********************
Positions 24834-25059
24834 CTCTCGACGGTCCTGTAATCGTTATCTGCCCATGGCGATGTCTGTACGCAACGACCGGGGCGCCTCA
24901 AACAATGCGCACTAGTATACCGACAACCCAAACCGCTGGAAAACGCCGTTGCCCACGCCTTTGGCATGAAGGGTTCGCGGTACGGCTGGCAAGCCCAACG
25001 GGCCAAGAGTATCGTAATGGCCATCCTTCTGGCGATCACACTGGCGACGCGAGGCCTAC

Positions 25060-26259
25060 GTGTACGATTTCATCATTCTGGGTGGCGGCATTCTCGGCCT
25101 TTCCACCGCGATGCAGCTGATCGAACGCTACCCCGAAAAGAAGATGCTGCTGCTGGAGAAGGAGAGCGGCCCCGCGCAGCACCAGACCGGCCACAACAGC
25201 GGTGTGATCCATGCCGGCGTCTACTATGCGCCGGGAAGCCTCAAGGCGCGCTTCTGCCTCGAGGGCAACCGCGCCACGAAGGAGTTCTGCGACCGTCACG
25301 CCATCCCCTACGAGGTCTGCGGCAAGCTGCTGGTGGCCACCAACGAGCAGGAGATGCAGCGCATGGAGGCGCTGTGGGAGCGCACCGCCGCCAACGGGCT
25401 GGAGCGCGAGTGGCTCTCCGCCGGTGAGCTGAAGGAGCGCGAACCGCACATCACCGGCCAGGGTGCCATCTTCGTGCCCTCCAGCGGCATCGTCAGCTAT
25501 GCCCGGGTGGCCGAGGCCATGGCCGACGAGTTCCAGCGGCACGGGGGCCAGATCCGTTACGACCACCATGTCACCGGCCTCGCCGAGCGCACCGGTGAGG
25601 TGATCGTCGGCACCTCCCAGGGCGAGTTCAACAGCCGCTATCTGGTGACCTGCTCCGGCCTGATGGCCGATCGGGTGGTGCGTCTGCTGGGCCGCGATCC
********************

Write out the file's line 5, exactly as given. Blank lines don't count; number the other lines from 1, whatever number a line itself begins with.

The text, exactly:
Positions 25060-26259